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Studies in the Age of Chaucer
  1. Geoffrey Chaucer
  2. Rhetoric in the Middle Ages: Geoffrey Chaucer's 'The Parliament of Fowls'
  3. (PDF) Memory, Men and Chaucer | Zuleyha Cetiner-Oktem -

Peter Lang.

  1. Bibliography.
  2. Hallelujah : A Story of Cancer, Love, and Grace;
  3. A Sureness of Hand:The Art of Marie-Rose Coenegrachts?
  4. Geoffrey Chaucer.
  5. Taking Ryan.
  6. 1. Introduction.
  7. Say it With Poetry: Chaucer and Langland | History of Philosophy without any gaps!

Search Close. Advanced Search Help. Show Less Restricted access. Methods of representing individual voices were a primary concern for Geoffrey Chaucer. While many studies have focused on how he expresses the voices of his characters, especially in The Canterbury Tales , a sustained analysis of how he represents his own voice is still wanting.

Drawing from recent developments in narratology, the history of reading, and theories of orality, this book considers how Chaucer adapts various rhetorical strategies throughout his poetry and prose to define himself and his audience in relation to past literary traditions and contemporary culture.

Geoffrey Chaucer

Buy Print Book. Currency depends on your shipping address. Appendix a Transcription of Stanza 10 to Stanza 20 of the Gg. In the Middle Ages rhetoric played a much more important role than it does nowadays. Replaced by sciences like aesthetics, psychology or stylistics [1] in our time rhetoric was of central interest in scholarly life back then.

Rhetoric in the Middle Ages: Geoffrey Chaucer's 'The Parliament of Fowls'

It was not simply reduced to the science of tropes and figures like it is often done nowadays but there was much more to it in the Middle Ages. Based on the rhetorical tradition of the antiquity rhetoric was the art of speech, which already shows that it was a broad subject. It will therefore be of importance to give a general overview of rhetoric in those days and to look at one author in particular to illustrate how rhetoric was used.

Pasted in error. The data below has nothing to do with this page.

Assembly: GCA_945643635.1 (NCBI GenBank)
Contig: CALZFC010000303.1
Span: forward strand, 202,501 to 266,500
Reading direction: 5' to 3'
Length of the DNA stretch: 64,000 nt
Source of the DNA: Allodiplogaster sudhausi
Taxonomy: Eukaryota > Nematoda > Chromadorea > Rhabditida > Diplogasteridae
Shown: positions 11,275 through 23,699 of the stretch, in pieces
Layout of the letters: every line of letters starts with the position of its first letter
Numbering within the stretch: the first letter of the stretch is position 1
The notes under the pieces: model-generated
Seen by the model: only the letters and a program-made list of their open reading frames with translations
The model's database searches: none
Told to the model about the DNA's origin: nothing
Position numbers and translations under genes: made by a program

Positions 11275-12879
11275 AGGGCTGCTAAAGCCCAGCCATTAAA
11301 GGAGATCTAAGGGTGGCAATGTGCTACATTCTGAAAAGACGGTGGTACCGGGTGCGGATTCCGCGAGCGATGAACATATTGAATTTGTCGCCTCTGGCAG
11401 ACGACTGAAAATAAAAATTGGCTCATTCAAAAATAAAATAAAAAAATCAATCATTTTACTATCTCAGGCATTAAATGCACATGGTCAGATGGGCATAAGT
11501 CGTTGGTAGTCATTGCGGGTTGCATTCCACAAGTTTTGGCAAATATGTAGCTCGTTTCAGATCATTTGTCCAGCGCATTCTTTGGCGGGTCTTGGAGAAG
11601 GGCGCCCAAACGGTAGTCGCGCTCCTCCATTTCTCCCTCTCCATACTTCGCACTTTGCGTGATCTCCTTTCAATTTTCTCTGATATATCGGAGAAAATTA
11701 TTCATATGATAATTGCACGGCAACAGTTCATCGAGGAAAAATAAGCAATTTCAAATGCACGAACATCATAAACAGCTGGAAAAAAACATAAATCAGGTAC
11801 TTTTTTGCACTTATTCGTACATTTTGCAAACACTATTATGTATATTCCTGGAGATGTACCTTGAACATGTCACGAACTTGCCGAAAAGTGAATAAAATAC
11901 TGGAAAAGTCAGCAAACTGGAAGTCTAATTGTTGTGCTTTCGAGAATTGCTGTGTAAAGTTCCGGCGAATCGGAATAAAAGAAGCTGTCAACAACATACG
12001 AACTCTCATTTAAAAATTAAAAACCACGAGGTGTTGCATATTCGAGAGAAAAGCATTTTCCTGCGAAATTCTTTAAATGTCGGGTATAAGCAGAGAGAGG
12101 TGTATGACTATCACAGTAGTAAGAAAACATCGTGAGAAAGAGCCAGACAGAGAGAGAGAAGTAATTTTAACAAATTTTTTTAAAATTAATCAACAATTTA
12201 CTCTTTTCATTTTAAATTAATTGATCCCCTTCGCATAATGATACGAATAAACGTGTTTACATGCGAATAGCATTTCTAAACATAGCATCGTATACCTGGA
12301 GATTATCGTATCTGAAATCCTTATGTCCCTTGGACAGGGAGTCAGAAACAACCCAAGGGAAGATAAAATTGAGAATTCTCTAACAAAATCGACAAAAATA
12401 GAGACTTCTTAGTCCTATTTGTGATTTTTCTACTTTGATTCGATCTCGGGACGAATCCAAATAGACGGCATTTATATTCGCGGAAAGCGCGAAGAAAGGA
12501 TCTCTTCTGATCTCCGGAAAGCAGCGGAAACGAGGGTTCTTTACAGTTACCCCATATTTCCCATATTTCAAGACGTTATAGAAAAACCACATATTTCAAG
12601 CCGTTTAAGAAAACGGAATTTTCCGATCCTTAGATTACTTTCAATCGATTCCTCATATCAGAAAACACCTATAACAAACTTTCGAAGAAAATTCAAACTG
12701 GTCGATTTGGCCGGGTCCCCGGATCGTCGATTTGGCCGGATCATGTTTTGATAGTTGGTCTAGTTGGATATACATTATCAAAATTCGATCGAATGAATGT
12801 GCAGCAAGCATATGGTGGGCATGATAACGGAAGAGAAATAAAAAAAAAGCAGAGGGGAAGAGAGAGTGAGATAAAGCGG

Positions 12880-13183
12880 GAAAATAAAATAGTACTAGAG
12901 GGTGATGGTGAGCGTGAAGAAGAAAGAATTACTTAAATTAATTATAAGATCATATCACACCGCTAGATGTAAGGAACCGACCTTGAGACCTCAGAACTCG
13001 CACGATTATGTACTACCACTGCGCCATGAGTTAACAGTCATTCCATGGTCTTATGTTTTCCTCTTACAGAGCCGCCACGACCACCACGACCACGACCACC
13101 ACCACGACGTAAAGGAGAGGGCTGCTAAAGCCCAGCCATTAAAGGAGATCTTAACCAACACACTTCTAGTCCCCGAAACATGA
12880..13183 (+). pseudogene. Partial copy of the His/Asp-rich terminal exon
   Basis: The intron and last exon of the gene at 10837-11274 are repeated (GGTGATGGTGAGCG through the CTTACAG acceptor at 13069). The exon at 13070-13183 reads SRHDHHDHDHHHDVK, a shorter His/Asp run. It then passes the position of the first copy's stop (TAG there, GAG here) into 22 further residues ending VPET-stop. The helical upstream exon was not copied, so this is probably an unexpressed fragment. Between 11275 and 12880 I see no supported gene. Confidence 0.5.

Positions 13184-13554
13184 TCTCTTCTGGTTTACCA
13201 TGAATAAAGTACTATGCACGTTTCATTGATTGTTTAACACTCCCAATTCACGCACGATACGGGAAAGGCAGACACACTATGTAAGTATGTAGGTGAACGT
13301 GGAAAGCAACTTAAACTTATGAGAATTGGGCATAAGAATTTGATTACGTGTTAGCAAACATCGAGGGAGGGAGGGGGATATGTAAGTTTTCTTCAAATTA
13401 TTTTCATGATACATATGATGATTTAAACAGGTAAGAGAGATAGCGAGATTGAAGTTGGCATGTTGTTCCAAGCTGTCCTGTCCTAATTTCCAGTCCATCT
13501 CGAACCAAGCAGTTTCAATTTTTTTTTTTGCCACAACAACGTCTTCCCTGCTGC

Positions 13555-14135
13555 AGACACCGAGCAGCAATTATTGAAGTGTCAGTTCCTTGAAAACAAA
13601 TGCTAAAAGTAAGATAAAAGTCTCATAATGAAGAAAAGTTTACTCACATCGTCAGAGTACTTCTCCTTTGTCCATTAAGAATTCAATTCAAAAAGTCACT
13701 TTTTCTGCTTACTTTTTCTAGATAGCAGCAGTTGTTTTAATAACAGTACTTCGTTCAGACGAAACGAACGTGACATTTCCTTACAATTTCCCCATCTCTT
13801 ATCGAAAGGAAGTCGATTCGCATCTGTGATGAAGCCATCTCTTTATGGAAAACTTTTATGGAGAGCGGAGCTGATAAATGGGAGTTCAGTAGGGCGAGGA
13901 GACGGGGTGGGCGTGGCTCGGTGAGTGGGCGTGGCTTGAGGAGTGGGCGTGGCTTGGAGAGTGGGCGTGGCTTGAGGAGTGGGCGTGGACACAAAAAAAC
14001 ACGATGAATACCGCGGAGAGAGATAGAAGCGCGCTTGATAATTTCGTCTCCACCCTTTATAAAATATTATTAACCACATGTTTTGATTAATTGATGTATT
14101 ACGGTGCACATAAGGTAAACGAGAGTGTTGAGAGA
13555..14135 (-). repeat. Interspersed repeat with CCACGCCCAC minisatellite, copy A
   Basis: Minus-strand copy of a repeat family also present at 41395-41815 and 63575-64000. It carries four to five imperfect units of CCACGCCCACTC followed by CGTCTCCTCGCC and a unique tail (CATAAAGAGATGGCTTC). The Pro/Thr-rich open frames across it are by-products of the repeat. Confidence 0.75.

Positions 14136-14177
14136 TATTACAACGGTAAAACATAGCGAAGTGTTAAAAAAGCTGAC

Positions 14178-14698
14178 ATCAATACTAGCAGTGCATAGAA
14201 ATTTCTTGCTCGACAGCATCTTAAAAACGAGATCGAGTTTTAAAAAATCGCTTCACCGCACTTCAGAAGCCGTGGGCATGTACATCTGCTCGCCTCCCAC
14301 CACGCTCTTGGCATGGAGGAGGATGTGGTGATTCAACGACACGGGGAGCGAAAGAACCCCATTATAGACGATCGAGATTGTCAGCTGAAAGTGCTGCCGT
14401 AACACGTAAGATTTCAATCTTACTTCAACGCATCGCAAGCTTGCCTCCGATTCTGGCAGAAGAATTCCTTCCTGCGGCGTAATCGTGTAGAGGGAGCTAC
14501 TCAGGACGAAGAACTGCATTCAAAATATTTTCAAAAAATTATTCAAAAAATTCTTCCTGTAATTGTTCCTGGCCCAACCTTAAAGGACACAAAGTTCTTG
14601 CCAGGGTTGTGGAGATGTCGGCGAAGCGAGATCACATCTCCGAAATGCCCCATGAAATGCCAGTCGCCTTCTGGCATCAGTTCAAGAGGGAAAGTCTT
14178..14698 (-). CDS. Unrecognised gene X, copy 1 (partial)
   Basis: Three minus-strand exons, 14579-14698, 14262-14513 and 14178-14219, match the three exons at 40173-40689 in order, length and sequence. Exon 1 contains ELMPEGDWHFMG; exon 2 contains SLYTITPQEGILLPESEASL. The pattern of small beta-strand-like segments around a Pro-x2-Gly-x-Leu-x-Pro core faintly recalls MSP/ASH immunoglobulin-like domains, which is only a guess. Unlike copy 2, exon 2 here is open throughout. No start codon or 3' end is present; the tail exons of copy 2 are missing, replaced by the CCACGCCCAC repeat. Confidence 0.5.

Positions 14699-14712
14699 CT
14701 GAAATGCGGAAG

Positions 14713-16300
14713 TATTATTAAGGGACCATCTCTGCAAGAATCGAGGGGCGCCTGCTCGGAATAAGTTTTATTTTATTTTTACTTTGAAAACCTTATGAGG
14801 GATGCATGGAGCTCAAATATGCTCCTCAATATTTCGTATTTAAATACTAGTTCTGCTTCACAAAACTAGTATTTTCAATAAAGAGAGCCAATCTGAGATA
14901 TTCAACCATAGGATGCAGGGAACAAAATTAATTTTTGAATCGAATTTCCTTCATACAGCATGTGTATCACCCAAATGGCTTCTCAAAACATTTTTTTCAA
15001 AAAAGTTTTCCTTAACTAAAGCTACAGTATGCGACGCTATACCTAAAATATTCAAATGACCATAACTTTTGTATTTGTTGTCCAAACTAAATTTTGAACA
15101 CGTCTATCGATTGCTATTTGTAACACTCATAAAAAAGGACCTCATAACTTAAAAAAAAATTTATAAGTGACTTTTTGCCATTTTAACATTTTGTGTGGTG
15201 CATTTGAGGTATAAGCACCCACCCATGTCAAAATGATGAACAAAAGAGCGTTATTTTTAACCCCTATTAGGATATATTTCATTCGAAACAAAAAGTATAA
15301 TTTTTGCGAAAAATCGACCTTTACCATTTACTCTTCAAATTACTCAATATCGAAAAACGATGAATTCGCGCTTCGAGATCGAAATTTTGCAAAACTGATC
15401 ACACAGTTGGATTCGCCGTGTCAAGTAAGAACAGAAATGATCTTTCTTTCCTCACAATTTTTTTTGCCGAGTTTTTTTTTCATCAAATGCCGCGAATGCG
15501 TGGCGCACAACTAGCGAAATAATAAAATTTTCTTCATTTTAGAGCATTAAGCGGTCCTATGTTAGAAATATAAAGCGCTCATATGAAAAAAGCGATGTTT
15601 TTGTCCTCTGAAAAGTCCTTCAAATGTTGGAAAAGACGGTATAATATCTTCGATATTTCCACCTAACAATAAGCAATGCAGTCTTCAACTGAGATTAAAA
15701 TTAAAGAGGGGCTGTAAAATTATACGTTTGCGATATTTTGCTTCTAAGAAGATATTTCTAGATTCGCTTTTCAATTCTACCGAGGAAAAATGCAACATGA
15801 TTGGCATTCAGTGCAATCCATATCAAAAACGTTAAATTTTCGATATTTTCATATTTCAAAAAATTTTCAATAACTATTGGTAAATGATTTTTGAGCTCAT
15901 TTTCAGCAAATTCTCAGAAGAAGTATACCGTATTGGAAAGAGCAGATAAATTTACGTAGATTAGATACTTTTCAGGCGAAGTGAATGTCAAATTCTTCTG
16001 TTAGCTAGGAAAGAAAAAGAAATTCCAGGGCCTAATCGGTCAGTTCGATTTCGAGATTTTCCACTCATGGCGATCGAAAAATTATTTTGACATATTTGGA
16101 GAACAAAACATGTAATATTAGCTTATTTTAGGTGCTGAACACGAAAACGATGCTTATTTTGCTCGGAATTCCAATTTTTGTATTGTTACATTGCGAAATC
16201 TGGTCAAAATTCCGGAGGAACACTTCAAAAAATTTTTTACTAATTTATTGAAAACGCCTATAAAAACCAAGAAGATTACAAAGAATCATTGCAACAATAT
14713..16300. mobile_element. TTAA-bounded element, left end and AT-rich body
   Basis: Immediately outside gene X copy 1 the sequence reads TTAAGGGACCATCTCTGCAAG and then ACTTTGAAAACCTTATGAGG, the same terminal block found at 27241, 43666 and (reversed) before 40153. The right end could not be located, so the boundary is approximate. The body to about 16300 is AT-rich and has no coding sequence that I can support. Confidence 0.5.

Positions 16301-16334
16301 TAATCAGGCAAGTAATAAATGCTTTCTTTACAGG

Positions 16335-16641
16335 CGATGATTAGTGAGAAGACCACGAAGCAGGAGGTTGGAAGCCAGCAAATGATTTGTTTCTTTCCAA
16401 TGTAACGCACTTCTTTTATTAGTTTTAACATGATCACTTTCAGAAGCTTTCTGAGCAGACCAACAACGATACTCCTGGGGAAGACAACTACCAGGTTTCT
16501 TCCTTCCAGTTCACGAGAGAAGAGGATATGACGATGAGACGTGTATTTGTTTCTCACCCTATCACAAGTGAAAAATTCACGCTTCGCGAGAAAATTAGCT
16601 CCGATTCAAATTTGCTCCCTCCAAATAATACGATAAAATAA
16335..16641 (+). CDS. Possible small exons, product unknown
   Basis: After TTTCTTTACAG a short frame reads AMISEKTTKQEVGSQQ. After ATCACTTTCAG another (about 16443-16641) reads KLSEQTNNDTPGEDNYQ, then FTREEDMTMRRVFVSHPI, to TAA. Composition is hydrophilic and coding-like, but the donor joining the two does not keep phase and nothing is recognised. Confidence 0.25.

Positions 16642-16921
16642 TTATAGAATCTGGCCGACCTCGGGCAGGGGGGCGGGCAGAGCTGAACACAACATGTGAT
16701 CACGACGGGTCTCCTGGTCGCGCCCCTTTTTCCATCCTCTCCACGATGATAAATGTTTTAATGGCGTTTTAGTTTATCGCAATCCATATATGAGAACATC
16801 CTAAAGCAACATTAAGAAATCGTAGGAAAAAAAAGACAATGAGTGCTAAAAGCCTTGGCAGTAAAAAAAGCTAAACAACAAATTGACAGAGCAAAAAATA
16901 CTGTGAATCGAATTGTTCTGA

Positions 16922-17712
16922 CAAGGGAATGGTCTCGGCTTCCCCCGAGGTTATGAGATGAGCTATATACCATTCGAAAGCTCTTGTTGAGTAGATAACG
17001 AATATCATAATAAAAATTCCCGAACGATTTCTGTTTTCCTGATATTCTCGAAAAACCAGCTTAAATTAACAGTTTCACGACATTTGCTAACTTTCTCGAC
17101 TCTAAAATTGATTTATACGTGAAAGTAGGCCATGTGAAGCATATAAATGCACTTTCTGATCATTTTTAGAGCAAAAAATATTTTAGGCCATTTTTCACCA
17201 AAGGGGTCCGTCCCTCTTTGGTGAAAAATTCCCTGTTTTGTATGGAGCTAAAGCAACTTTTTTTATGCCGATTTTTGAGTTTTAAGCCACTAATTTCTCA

One of the most important and best known authors of the Middle Ages is Geoffrey Chaucer.

That is why he will be considered as a representative of the rhetoricians of his time in this term paper. The following chapters will deal with rhetoric in the Middle Ages in general and with Chaucer as a rhetorician of that time in particular. While reading Chaucer it has to be kept in mind that his poems were not published as books to be read but were presented to an audience.

(PDF) Memory, Men and Chaucer | Zuleyha Cetiner-Oktem -

Rhetorical devices were originally used to make a text or speech aesthetic and persuasive and nowadays they are often used as the starting point for interpretations of a text because it is assumed that there must be a connection between the style and the meaning of a poem. Nevertheless some rhetorical features cannot be explained without looking at certain possible interpretations of them. According to The Oxford Companion to Chaucer rhetoric is the art of persuasion and affection of people, which derived from the ancient world [2] , where it had been used in courts genus iudicale , for political matters genus deliberativum or to honour a person genus demonstrativum [3].

All in all rhetoric was used to persuade people and thus to have an influence on their way of thinking and their behaviour. The most important rhetoricians in those times were Aristotle — B.

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  • Rhetoric can be learned and practised because it sticks to certain rules and during the Middle Ages it was taught as one of the seven liberal arts septem artes liberales , which could be subdivided into the trivium rhetoric, grammar, dialectic and the quadrivium astronomy, arithmetic, music, geometry. These are inventio the finding of arguments that support the topic , dispositio the arrangement of arguments , elocutio the choice of appropriate and aesthetic words to convey the message and the inclusion of tropes and figures , memoria to learn the text or speech by heart and pronuntiatio to give the speech effectively to the audience [5].